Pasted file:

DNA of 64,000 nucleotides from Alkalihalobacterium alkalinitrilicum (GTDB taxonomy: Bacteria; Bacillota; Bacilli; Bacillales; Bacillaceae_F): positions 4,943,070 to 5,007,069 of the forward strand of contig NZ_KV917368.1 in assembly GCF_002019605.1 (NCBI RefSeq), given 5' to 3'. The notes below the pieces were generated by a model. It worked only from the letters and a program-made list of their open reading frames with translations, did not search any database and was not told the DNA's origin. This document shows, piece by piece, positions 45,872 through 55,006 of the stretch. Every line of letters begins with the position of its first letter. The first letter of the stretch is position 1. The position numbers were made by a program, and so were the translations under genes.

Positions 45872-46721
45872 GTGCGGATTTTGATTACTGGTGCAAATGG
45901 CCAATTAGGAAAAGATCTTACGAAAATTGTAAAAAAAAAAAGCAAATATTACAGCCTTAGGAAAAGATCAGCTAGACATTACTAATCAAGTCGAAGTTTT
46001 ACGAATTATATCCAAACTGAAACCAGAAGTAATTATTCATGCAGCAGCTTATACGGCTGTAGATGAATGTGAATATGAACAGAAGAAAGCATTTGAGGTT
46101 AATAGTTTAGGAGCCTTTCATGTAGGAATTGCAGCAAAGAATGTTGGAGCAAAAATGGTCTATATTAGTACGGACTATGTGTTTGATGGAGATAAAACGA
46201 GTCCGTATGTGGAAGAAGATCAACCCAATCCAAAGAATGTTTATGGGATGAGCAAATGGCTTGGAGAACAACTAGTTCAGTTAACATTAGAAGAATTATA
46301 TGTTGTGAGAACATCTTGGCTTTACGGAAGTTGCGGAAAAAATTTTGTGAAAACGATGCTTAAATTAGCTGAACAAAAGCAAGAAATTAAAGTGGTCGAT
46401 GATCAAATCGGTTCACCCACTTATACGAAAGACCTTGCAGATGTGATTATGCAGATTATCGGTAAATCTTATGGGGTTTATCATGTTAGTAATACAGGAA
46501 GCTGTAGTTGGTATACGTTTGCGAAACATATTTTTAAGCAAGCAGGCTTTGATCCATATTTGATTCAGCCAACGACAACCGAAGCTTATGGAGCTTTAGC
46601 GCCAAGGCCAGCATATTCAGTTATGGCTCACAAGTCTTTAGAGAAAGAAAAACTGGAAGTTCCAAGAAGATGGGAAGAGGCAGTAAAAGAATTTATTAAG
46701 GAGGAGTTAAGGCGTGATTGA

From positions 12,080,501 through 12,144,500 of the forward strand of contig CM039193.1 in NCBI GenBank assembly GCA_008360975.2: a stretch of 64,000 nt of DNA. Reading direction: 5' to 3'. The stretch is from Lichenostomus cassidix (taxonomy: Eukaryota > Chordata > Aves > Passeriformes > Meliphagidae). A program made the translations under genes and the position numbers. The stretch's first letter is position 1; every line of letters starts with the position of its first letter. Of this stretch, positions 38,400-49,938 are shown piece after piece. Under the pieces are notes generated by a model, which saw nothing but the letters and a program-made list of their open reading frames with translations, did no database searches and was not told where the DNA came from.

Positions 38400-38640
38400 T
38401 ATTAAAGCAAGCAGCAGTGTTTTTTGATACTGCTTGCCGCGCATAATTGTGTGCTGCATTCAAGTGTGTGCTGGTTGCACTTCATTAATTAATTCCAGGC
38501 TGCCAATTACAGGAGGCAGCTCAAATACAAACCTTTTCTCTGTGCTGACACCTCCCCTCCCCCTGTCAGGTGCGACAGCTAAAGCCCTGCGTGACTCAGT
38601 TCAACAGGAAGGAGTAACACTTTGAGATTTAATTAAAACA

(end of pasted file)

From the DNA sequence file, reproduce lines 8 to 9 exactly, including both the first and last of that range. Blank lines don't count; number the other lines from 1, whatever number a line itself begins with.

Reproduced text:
46301 TGTTGTGAGAACATCTTGGCTTTACGGAAGTTGCGGAAAAAATTTTGTGAAAACGATGCTTAAATTAGCTGAACAAAAGCAAGAAATTAAAGTGGTCGAT
46401 GATCAAATCGGTTCACCCACTTATACGAAAGACCTTGCAGATGTGATTATGCAGATTATCGGTAAATCTTATGGGGTTTATCATGTTAGTAATACAGGAA